Premiere Pro Tips: Maximizing Screen Real Estate

As an editor, you have your preferences on how you like things laid out to help maximize your productivity as well as just being in your happy place.  The user interface (or UI) is an essential component in how someone interacts with their software.

Premiere Pro, like many of the mature Adobe applications offers a tremendous amount of options in how to customize the interface to make it best fit your particular way of editing.  Today, I’d like to give two quick tips or options on helping to maximize your screen real estate.

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Premiere Pro Tips: Keyboard shortcuts of the week

At this point in its life, Premiere Pro has hundreds of keyboard shortcuts and adding any new ones as defaults no doubt take a lot of internal discussions.

There are several essential keyboard shortcuts that are good to know about such as up/down arrows to move between edit points (while respecting track targeting), ‘D’ to select clips beneath the play head, home/end to move to the beginning and end of the timeline, etc.

The one that I wanted to share today though is around increasing or decreasing the track height of either an audio or video track. Depending on the task at hand as well as the screen resolution, the track height can be important for conveying information to the editor.

They keyboard shortcut for increasing video track height is cmd/ctrl and ‘+’, decreasing is cmd/ctrl and ‘-‘. Cmd is Mac, Ctrl is PC.

For audio height it is much the same except Alt/Option and the aforementioned +/-.

Give it a try the next time you’re editing!

Render Taxes

Today, I’d like to talk about a popular subject… I’d like to talk to about taxes.  Or more specifically “render taxes” as it relates to non-linear editors.  It’s been said that everyone pays taxes.  In the case of video editing workflows, everyone has to render their media at some point, which takes time (tax = time) and hence the concept of a ‘render tax’.

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Diving into NVIDIA GPU’s and what they mean for Premiere Pro

Trying to quantify the GPU in a Premiere Pro…For the editing and pro community, it is a big deal.  It is something that I’ve wanted to do for some time, but I had no idea how complicated and time consuming this would be!

I went into this endeavor thinking that I would clearly delineate between different Quadro level cards and along the way understand what each one offered in the way of performance.  I was methodical in setting up my system and in trying to create real-world tests that would emphasize what the GPU brought to the table.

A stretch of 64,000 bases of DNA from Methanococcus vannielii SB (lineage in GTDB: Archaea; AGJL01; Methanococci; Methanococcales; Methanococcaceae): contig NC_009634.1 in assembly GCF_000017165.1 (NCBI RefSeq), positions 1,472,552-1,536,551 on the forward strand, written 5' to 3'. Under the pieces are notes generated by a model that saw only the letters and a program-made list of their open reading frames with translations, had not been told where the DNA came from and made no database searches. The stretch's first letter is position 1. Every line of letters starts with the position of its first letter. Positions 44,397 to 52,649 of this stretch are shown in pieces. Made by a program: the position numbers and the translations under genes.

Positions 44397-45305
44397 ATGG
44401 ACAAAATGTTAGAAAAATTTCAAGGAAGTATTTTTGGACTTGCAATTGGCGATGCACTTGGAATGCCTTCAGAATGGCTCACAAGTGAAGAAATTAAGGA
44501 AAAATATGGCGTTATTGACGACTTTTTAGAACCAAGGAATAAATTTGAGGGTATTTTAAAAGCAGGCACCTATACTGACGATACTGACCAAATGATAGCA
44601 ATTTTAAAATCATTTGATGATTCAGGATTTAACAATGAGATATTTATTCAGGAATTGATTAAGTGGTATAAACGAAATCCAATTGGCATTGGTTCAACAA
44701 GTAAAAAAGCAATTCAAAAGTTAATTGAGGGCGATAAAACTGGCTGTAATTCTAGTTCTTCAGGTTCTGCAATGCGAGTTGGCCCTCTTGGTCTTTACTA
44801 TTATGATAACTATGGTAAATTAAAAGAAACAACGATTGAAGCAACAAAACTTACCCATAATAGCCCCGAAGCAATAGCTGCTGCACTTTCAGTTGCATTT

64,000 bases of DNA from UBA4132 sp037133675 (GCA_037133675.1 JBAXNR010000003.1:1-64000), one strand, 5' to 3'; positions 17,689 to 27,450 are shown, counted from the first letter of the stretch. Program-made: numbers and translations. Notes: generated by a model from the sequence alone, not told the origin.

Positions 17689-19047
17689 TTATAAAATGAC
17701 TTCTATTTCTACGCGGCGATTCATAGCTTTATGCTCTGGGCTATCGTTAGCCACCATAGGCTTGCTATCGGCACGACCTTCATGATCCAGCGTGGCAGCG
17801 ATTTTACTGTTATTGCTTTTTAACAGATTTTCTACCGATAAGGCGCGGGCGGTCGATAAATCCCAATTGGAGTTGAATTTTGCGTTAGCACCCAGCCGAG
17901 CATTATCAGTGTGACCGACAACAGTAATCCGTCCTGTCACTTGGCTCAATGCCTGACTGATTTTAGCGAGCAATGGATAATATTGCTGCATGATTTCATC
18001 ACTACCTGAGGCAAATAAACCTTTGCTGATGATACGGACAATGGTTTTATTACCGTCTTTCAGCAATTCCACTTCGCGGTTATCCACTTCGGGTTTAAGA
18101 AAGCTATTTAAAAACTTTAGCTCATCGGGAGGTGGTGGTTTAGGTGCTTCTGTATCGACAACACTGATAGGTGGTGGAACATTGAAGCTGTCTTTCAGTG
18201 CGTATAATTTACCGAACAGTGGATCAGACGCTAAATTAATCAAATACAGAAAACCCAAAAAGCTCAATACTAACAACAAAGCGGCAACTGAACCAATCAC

While I did learn a lot (which I will pass on to you in due course), the experience and tests in some cases were not always as clear-cut as I had expected.

Without apology, this article is long – a necessary result in trying to present my findings.  Bookmark the link, copy the text or download this PDF if you wish to read at your leisure and refer back to.

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Details on the Production Premium switching offer

What a crazy second half we’re off to.  Within our industry, we rarely if ever have seen the kind of furor that has been happening over the last several weeks.  The blogosphere and twittersphere have been going crazy within our creative community.  Recently, that’s been accentuated by Adobe’s unusual offer to encourage users of other editing platforms to adopt Adobe as part of their toolkit.  Learn more about switching and the Switcher promotion here

Unfortunately, with all good intentions, it sometimes generates a certain amount of confusion and at the request of a friend and coworker, I’m here to set the record straight on the details of Adobe’s current promotional offer for FCP and Avid users.

First off – the details of the offer is here.

Save 50% off Adobe® Creative Suite® 5.5 Production Premium or Adobe Premiere® Pro CS5.5 software if you own Apple Final Cut Pro or Avid Media Composer with offer code SWITCH. Offer ends September 30, 2011. See terms.

This offer is available to editors interested in switching from their current tool of choice to Premiere Pro or Production Premium.  I previously had a couple of people ask me about switching from Sony Vegas. Our initial idea was to offer an upgrade path for FCP users who were feeling stranded, but then as we moved forward, we opened it to Avid Media Composer, Grass Valley Edius or Sony Vegas owners too.

While my personal focus is clearly in the US, Adobe is a global company.  As such, this Switcher offer is available on worldwide (“SWITCH” promo code) with the exception of Japan. We will be adding Japan soon!

Sometimes things happen that cause some trouble.  Rarely – but it happens.  If you’re having trouble with purchasing or using the promo code SWITCH, contact Adobe Customer Service in your region:

A final closing note for you to consider:  This offer is definitely, definitely a temporary thing and if you’re at all on the bubble about doing it or not, I encourage you to consider it.  As I’ve said previously, I’ve never seen anything like this from Adobe and honestly, I expect the powers that be to wake up one day and say, “What were we thinking.”  So don’t say that you weren’t warned! 😉

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